hands-holding-jigsawIn ‘Selecting the right slice of life’ by Cate Kennedy, Kennedy talks about finding stories in fragments of ordinary life. It is a concept that is very familiar to me. I write to explore and discover my own meaning; I write to work life out. I have always written fragments: snippets pondered over or hastily scrawled. Kennedy says “…stories give our experiences coherence.” Snippets, I find, are quick to write ‘on the go’, they sit waiting to be developed further, or incorporated into some other piece of writing, or are simply left as they are: fragmentary, a complete moment.

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The reading writer: finding inspiration from your reading

Like a Bowerbird, I have become an avid collector. I imagine inside my mind there is an open space delicately lined with found language, words of beauty – it is quite a thing to behold! I tuck each snippet away, weaving one line, one word, with others.

Bower-Bird-NestIt is the hope of every male Bowerbird that his blue-blessed bower will attract a twittering mate. My bower will attract great ideas from which stories will flow. As I gently tuck these phrases into my collection, other previously collected words stand out, or are plucked out, and used to prompt my writing. Of this I am certain: collecting small well-crafted gems from other writers inspires me in ways I would never have thought possible. Photo credit.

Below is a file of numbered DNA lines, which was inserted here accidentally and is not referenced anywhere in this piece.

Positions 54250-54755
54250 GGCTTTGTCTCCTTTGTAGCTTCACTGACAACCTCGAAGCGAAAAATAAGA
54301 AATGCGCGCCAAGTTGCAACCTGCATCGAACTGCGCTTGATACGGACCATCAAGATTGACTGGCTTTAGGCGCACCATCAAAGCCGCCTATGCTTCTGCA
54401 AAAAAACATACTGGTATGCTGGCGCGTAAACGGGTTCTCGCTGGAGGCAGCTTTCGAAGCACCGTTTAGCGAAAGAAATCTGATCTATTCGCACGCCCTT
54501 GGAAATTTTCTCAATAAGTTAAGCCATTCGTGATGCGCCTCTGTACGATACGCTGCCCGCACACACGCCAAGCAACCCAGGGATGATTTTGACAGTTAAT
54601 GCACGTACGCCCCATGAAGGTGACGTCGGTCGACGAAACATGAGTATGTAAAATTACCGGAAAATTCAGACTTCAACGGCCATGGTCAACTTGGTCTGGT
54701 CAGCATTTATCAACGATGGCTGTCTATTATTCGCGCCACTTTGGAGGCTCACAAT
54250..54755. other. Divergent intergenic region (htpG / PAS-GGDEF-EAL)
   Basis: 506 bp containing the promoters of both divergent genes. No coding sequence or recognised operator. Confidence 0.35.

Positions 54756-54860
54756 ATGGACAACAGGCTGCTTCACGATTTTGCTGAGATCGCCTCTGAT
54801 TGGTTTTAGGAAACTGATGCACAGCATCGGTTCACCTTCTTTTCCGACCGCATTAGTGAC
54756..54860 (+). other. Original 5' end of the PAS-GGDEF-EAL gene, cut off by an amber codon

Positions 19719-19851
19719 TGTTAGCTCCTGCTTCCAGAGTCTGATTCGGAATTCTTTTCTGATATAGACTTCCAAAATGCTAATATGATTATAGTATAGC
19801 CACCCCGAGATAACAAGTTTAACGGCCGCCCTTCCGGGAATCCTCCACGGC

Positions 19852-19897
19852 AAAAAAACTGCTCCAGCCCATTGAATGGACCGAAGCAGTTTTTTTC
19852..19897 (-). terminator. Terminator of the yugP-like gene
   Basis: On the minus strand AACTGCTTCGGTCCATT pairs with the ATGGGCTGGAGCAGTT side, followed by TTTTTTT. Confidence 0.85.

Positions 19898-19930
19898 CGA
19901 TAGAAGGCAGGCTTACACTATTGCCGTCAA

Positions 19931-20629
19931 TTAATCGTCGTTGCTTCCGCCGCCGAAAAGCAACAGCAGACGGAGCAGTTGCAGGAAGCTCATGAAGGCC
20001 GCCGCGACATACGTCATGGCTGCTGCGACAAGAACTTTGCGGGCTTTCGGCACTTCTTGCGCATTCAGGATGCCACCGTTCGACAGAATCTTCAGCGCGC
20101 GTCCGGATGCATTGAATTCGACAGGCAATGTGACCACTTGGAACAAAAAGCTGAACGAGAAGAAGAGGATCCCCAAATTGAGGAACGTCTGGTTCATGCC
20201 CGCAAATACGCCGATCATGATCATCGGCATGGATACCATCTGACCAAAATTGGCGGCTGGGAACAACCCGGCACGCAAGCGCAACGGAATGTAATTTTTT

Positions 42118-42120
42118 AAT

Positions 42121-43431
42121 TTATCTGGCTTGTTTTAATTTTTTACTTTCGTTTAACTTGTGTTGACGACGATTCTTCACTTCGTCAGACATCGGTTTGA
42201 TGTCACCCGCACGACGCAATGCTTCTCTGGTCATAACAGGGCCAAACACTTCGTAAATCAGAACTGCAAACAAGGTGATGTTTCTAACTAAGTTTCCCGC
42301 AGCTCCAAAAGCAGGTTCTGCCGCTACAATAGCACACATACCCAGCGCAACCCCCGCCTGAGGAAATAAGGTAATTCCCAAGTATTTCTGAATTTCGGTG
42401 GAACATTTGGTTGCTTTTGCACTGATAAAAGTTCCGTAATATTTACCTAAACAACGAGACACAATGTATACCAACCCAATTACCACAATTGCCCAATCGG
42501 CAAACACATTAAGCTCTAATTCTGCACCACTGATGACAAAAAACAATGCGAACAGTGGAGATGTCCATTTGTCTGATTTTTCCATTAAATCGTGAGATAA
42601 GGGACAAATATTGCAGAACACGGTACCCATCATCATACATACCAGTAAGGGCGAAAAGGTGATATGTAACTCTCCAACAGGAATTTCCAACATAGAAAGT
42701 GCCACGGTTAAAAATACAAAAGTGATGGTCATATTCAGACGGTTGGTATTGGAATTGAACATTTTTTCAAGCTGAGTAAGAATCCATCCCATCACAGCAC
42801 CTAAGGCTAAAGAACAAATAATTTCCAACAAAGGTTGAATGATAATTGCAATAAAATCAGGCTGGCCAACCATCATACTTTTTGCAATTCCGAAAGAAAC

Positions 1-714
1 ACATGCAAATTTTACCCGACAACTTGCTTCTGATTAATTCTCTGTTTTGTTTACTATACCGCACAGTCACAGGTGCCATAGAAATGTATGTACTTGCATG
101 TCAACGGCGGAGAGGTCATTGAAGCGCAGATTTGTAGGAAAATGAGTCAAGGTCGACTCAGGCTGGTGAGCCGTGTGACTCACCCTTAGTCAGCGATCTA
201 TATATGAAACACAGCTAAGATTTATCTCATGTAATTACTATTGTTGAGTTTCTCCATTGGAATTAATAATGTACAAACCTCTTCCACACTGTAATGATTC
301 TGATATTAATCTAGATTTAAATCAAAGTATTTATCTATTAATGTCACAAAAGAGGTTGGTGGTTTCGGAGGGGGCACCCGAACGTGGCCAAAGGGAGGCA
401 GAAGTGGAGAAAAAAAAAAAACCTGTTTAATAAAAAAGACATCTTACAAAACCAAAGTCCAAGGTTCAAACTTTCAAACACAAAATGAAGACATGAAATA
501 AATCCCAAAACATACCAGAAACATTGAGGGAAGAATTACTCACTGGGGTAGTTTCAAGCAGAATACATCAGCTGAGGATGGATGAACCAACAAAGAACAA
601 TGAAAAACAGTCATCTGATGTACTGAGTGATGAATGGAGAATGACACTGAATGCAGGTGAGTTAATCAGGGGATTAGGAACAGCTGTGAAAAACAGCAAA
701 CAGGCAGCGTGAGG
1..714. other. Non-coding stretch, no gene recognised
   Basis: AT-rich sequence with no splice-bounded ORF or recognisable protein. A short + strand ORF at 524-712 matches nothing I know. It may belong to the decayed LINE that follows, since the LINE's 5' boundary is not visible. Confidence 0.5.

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The reading writer – more first page study

Author Francine Prose, in her book Reading like a Writer, says she learnt to write by reading. “I read for pleasure, first, but also more analytically, conscious of style, of diction, of how sentences were formed and information was conveyed, how the writer was structuring a plot creating characters, employing detail and dialogue.”

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